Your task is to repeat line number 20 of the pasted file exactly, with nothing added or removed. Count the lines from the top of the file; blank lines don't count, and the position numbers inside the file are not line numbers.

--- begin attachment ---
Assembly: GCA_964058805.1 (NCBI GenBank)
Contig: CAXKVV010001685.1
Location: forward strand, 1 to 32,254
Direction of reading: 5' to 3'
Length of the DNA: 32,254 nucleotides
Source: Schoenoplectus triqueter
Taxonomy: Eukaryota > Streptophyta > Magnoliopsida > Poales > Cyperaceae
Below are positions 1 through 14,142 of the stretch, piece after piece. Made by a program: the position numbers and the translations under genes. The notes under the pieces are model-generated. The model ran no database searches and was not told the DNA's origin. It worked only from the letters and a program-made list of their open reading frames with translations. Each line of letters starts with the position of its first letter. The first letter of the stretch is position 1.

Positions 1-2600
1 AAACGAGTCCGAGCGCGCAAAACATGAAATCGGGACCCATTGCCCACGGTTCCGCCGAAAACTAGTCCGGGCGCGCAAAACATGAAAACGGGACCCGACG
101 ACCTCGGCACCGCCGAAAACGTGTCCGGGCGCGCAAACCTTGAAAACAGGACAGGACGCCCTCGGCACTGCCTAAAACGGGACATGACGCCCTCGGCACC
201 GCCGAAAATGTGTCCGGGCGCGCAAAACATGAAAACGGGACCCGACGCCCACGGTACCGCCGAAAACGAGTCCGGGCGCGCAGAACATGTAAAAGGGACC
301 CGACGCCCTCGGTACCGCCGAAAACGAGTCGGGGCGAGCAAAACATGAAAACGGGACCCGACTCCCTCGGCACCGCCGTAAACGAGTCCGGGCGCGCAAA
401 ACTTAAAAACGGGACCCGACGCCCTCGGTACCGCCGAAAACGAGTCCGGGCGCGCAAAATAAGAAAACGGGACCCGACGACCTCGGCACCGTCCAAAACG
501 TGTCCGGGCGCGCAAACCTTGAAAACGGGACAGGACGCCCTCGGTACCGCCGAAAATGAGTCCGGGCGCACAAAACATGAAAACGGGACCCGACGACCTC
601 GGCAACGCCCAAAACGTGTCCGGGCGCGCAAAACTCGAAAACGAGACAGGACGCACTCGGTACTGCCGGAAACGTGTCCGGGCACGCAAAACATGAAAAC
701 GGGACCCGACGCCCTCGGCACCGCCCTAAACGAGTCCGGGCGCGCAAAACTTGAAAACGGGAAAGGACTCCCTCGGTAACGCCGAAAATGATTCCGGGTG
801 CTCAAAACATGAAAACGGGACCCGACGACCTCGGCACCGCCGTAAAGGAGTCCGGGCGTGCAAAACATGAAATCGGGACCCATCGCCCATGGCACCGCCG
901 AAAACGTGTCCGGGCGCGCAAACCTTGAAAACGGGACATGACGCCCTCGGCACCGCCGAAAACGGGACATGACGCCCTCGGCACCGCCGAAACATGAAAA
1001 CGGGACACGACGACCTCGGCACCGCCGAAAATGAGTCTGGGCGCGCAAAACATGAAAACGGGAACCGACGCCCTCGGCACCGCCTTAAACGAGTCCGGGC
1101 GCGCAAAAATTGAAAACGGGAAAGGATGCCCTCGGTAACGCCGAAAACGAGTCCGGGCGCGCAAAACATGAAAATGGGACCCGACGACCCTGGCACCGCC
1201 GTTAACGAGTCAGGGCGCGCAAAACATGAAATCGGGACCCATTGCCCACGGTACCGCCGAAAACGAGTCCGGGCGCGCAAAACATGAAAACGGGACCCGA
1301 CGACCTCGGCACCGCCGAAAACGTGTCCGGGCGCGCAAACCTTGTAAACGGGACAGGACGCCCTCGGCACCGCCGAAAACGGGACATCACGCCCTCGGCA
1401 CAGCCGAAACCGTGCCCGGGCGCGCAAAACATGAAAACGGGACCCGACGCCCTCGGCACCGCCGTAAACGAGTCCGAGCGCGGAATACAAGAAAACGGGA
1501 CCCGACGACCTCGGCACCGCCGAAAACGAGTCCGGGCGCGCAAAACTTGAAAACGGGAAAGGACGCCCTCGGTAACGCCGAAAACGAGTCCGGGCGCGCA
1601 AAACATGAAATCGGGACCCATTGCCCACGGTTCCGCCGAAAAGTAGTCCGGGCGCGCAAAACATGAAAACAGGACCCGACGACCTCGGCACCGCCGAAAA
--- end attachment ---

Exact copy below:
1001 CGGGACACGACGACCTCGGCACCGCCGAAAATGAGTCTGGGCGCGCAAAACATGAAAACGGGAACCGACGCCCTCGGCACCGCCTTAAACGAGTCCGGGC